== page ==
Between 1990 and 1993, customers of the commercial waste-collection services of Browning-Ferris Industries (BFI) defected to competitors at a rate of 11% to 13% per year. Senior managers focused on raising customer satisfaction, but between 1995 and 1997, the defection rate increased to 13% to 15%. BFI’s original growth strategy of acquiring similar businesses that would provide new customers had become too expensive. The only alternative appeared to be customer retention, so managers began exploring what effect it could have on profit. When they discovered that a mere 1% decline in customer defection would yield a pretax profit increase of $41 million, customer retention took on heightened importance. Managers learned to follow a chain of links from poor customer satisfaction back to a specific problem action and then invest in correcting it.
The result was dramatic. Falling customer-satisfaction scores leveled off and then began to climb rapidly. Customer-defection rates dropped to below 10%. BFI was able to sustain profitability in the face of losses from its other business operations. Managers learned about the links from the customer-service-dependability rating to overall customer satisfaction to the customer-defection rate. They could see which specific actions would have the best payoff, and they invested in those.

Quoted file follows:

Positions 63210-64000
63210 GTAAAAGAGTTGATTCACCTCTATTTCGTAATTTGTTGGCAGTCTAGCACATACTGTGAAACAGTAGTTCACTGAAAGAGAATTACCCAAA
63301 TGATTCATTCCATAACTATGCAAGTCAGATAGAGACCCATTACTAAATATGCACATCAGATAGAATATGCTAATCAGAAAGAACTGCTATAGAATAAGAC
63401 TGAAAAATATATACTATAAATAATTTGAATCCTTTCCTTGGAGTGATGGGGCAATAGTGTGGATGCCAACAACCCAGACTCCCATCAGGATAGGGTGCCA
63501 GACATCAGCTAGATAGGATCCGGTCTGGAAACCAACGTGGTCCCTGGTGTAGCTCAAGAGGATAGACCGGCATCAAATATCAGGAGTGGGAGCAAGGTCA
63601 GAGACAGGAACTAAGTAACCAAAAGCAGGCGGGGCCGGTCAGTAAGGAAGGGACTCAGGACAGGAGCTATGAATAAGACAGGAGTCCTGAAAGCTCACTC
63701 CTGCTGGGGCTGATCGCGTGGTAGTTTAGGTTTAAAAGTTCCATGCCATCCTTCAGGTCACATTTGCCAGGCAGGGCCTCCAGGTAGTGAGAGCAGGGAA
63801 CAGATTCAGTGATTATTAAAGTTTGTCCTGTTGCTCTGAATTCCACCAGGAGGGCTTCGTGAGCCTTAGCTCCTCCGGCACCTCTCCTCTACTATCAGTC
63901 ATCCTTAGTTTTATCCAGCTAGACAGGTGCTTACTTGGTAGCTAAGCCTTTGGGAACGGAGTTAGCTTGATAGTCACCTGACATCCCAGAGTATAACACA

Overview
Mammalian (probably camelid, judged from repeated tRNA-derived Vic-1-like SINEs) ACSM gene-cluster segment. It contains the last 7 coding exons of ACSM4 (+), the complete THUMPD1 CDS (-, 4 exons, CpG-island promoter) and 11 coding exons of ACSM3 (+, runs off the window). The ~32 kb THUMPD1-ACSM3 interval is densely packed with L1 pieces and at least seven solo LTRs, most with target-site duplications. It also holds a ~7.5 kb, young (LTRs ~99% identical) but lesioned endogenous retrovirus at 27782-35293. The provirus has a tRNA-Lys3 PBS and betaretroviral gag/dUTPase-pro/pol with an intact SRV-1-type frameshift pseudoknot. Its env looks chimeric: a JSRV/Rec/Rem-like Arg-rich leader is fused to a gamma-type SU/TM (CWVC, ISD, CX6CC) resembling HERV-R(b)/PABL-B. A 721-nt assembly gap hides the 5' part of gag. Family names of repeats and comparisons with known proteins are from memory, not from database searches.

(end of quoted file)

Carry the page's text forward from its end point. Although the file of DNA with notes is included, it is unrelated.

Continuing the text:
BFI is one of a growing number of companies that are moving beyond a vague desire for “shareholder value” and “customer focus” and asking the questions that can get them there. How does a company identify and measure causal relationships between parts of its organization? What really drives profit and creates value? How does an operating or capital-investment decision affect profit?
That type of probing goes beyond individual departmental goals to a cross-functional view of the company’s objectives and relationships. Human-resource departments strive to improve employee satisfaction. Marketing departments focus on achieving higher levels of customer satisfaction and loyalty. Operations functions attempt to raise product quality. Those goals differ, but each department ultimately shares a larger goal: Make the company more profitable.
Companies may have success meeting departmental goals, but they often stop analyzing cause and effect once the goal is met. Later they wonder why a string of individual successes hasn’t led to an increase in corporate profit or shareholder value. They don’t see that because their analysis fails to bridge functions and actions, they can’t hope to reap the highest corporate profit.